Visiting the Anne Frank House

IIMG_0406t is called the Anne Frank House but it was not actually her home. The buildings housed her father’s company and Anne, together with her family (father Otto, mother Edith, sister Margot) and 4 other people, hid in the top two floors of the back annex above the warehouse for 2 years.

The entire building is empty. No furniture – the Nazis removed everything and Otto Frank did not want other furniture brought in to recreate the space. Only a few personal items have survived – postcards and magazine photos that Ann glued to her bedroom wall, a shopping list, Edith Frank’s siddur.

There is a constant stream of visitors – 10 allowed in every few minutes, from many nationalities (there were audio-guides in at least 20 different languages). The atmosphere is hushed, only a few brief whispered comments as everyone slowly moves through the space. We start in the office; there are excerpts from Anne’s diary and photos on the wall – of the 8 people hidden in the annex, of the 4 people who helped them hide, of the furnished offices, and the warehouse below. The audio-guide starts playing as you enter each room – you find out about the effort it took to prepare the secret annex and provide food and other necessities over the two years they were in hiding. And you hear a young girl’s voice reading from Anne’s diary.

We enter the annex, through the now open bookcase doorway. The space is cramped, like a tenement apartment on the lower East Side of New York. It would have been filled with eight beds (2 in the kitchen/common area, one under the ladder to the attic) a few dressers and shelves, a kitchen table, chairs. Cocooned from the outside world, seemingly safe but needing to be constantly vigilant during the day when workers were in the building. The bathroom, for instance, could not be used during the day as the plumbing runs through the warehouse below.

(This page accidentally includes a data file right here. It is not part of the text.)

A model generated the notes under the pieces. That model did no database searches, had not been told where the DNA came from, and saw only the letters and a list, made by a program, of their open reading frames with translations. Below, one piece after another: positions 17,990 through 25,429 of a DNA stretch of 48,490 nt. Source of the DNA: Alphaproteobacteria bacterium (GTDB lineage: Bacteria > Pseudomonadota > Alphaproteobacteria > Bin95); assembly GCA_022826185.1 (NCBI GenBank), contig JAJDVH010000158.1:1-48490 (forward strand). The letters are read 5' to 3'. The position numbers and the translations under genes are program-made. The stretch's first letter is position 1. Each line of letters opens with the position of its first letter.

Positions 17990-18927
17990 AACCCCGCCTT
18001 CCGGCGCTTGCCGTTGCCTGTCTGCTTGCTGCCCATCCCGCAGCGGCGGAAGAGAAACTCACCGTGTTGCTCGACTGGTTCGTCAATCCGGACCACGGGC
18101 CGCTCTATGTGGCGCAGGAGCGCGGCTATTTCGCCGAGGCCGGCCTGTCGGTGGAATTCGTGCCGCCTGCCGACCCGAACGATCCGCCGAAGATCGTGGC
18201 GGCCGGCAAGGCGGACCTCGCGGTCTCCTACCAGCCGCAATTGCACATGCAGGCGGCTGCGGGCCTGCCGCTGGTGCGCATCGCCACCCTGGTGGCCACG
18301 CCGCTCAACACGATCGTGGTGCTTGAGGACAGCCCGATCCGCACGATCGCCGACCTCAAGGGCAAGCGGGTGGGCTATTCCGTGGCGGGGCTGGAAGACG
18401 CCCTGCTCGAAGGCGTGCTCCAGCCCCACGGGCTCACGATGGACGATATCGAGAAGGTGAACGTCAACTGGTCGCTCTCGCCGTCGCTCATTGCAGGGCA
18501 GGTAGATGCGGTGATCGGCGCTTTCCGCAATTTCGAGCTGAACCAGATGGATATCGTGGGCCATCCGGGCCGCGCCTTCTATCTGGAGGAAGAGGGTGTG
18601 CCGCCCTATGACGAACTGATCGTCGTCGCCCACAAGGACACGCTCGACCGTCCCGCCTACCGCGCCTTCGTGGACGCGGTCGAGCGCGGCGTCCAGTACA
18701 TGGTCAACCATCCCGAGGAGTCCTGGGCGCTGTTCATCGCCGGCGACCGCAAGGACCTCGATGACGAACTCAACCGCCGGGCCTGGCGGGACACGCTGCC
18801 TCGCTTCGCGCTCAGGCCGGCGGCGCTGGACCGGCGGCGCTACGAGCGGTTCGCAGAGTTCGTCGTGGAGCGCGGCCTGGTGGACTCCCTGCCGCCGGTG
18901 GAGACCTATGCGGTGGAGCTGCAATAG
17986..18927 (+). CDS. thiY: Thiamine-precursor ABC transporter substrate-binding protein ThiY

I feel choked up, close to tears. Hearing about all the preparations and effort throughout those 2 years while knowing that they were found and arrested just 2 months before the war’s end and put on the last train to Auschwitz.

But I also feel troubled. It’s hard to explain why. The lens feels too narrow – this is an intimate memorial about one girl from her father. We find out very little about the other people who lived in the annex with Ann or about the people who helped them. There is a brief mention about what happened to the other people who were hiding – the places and dates of their deaths (2 died in Auschwitz, 5 were transported and died elsewhere, only 1 survived) although not how they died – and we do not find out what happened to the people who helped them hide. There was mention of a transit camp – Westerbork – where they were sent before being deported to Auschwitz. I didn’t know there were camps in Holland. I want to know more.

Anne’s diary, just because it was a story about one ordinary person just like us, made people aware of the Holocaust. In our own time too, people have become aware about what’s happening to refugees and asylum seekers by hearing stories about individuals in the news. Individual stories are important but they can also mislead us. The Anne Frank House is the third most popular site in Holland, visited by millions of people. But it tells only part of the story about what happened in Holland during WW2. I grew up believing that Holland protected its Jews and the Anne Frank House lines up with that narrative. But being in Holland, I am finding out other things that don’t fit so neatly into that narrative.

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Sarita Eisenberg

Sarita Eisenberg

Sarita is co-editor of ShomreiWeek (weekly newsletter) and the Kol Emunah Blog. She holds a Ph.D. in Language Science and is an associate professor in the Department of Communication Sciences & Disorders at Montclair State University. She lives in Montclair with her husband Lou Hammerman.
Sarita Eisenberg

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